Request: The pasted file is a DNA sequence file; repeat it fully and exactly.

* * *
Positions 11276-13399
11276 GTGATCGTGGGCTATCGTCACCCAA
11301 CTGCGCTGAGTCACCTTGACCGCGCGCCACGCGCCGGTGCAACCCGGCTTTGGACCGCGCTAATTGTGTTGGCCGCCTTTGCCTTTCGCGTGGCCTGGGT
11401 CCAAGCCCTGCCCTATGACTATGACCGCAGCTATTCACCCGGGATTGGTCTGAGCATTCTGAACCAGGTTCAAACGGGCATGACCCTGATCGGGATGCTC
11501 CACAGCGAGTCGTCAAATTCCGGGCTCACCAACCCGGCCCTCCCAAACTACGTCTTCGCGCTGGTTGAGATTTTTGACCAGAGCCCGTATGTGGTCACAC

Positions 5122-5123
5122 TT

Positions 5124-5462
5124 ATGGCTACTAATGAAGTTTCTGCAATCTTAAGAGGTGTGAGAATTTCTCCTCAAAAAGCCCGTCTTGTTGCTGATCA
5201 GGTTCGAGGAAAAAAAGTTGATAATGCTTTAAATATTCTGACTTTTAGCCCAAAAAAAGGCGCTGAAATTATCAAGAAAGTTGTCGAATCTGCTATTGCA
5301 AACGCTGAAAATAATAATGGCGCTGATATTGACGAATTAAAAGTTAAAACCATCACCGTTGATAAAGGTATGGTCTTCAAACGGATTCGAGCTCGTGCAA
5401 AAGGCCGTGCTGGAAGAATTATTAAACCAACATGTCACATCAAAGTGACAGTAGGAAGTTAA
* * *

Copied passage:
Positions 11276-13399
11276 GTGATCGTGGGCTATCGTCACCCAA
11301 CTGCGCTGAGTCACCTTGACCGCGCGCCACGCGCCGGTGCAACCCGGCTTTGGACCGCGCTAATTGTGTTGGCCGCCTTTGCCTTTCGCGTGGCCTGGGT
11401 CCAAGCCCTGCCCTATGACTATGACCGCAGCTATTCACCCGGGATTGGTCTGAGCATTCTGAACCAGGTTCAAACGGGCATGACCCTGATCGGGATGCTC
11501 CACAGCGAGTCGTCAAATTCCGGGCTCACCAACCCGGCCCTCCCAAACTACGTCTTCGCGCTGGTTGAGATTTTTGACCAGAGCCCGTATGTGGTCACAC

Positions 5122-5123
5122 TT

Positions 5124-5462
5124 ATGGCTACTAATGAAGTTTCTGCAATCTTAAGAGGTGTGAGAATTTCTCCTCAAAAAGCCCGTCTTGTTGCTGATCA
5201 GGTTCGAGGAAAAAAAGTTGATAATGCTTTAAATATTCTGACTTTTAGCCCAAAAAAAGGCGCTGAAATTATCAAGAAAGTTGTCGAATCTGCTATTGCA
5301 AACGCTGAAAATAATAATGGCGCTGATATTGACGAATTAAAAGTTAAAACCATCACCGTTGATAAAGGTATGGTCTTCAAACGGATTCGAGCTCGTGCAA
5401 AAGGCCGTGCTGGAAGAATTATTAAACCAACATGTCACATCAAAGTGACAGTAGGAAGTTAA